An Introduction to Generics in Java – Part 3

Posted: June 25, 2013 in Generics, Java

This is a continuation of my introductory tutorial on Generics. Previous posts in this series can be found here.

Why should we use Generics

I intended to write about this after I’ve demonstrated some generics examples so that their usefulness become apparent to the readers. So let’s see what the official tutorial of Java has to say about the usefulness of generics, or, why should we use them –

  1. Stronger type checks at compile time
  2. Elimination of casts
  3. Enabling programmers to implement generic algorithms

The first two are very closely related. We have already seen how generics allow us to write generic algorithms. It’s time to focus on the first two.

Point number one – stronger type checks at compile time

Generics were specifically introduced to work with the Java Collections API. Before generics era, Lists and ArrayLists didn’t use generics, and were used like this –

/* Create a list to hold some
 * string values.
List myList = new ArrayList();

myList.add("Hello ");
myList.add("World ");
myList.add("from Java");
myList.add(1);    // Oh no...

Iterator it = myList.iterator();
while(it.hasNext()) {
  String s = (String );

If you are new to Collections, don’t worry, they are not that hard to learn. For the time being, you can simply consider myList to be something like an array, or a collection, where we can add elements using the add method, and later traverse them using a standard iterator.

This is how we used collections in the pre-generic era. To be used as a collection for any types, the add method expects an Object as its argument and casts/boxes any other types to it. As you can see from the above code, one can easily put integers into a collection of strings if they are not careful enough, just like we did in line number 9. In this case the program will compile without any trouble, but we will get a ClassCastException at runtime at line number 13, because we cannot cast an integer into a string.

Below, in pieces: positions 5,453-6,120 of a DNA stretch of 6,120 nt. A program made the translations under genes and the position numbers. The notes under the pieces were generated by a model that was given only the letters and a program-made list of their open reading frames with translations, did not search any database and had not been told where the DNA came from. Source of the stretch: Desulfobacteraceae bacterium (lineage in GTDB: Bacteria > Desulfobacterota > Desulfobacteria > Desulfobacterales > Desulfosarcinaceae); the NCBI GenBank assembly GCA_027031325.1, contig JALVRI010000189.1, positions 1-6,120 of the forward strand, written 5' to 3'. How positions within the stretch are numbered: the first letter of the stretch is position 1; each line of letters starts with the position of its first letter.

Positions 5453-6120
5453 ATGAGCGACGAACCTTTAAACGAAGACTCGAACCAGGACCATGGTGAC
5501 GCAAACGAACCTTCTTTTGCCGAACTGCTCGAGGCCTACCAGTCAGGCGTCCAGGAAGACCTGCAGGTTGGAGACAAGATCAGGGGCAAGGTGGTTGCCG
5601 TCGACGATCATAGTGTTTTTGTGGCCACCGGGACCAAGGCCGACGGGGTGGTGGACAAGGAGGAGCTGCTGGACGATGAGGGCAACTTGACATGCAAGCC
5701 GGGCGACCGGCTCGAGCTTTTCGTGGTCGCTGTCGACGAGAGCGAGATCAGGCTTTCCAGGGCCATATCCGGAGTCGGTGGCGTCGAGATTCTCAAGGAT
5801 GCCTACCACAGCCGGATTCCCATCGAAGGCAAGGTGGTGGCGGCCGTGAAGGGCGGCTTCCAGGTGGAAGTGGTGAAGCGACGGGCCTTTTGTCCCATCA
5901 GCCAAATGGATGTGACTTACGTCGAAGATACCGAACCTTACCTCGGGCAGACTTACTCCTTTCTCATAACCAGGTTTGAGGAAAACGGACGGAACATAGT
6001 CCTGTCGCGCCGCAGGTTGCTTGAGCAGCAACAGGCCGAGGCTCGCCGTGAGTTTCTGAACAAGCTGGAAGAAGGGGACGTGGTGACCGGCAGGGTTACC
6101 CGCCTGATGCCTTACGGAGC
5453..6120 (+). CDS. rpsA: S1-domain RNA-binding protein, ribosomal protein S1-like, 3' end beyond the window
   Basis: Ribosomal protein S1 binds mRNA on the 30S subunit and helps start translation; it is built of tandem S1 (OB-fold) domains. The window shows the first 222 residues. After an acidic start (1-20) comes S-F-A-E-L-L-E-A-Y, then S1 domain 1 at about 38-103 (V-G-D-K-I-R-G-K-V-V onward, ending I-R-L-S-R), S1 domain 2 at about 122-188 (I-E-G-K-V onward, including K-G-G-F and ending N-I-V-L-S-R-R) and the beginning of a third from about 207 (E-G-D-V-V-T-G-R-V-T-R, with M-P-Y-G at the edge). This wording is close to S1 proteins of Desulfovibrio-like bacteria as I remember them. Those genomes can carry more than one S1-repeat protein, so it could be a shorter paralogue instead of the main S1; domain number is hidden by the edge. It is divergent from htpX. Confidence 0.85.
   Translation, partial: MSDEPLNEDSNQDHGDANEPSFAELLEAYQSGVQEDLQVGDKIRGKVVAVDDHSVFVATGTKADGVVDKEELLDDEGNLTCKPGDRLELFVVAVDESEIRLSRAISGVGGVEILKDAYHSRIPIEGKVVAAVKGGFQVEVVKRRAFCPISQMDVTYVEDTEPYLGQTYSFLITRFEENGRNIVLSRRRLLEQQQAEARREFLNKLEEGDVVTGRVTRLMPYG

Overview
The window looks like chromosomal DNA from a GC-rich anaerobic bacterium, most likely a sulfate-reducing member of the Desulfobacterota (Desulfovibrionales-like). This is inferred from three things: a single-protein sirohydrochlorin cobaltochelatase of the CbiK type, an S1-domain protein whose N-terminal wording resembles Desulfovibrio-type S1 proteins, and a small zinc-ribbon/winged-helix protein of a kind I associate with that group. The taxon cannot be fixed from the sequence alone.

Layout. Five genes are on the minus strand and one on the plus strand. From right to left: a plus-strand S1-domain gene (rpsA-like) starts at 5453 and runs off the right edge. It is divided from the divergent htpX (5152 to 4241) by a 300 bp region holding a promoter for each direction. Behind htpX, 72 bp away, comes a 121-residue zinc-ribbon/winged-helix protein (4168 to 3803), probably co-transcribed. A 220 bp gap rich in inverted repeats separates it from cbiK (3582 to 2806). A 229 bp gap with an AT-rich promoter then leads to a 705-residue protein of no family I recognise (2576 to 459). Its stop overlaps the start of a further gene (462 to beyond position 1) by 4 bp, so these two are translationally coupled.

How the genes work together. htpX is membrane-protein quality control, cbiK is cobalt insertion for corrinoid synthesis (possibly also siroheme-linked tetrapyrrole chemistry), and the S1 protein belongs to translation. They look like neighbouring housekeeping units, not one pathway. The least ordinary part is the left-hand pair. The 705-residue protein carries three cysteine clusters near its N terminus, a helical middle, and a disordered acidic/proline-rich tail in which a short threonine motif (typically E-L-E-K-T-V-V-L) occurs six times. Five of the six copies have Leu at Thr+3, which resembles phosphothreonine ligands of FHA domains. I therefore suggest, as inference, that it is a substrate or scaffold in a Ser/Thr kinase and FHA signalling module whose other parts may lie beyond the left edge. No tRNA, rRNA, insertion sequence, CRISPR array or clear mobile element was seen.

Some people might consider my example far-fetched, saying that the scenario described above is less likely to occur in real world. I would like to tell them that the above scenario is a very simplified one. For example, you might call a library method in your program which returns a collection of strings, and you didn’t know it in advance and put integers in that list, resulting in runtime exception. If this is also not convincing, consider the Date class in Java which is defined in two different packages – java.util and java.sql, and mixing them together in the same collection will likely result in a runtime exception. It was programmer’s responsibility to make sure that a collection didn’t contain elements from various types, and programmers did make those mistakes.

When we use generics, the above problem doesn’t occur. Now it’s the compiler’s responsibility to make sure that a collection doesn’t get polluted by containing elements from more than one type. When we try to put an integer into a collection of strings, compiler will generate an error at compile time, rather than at runtime –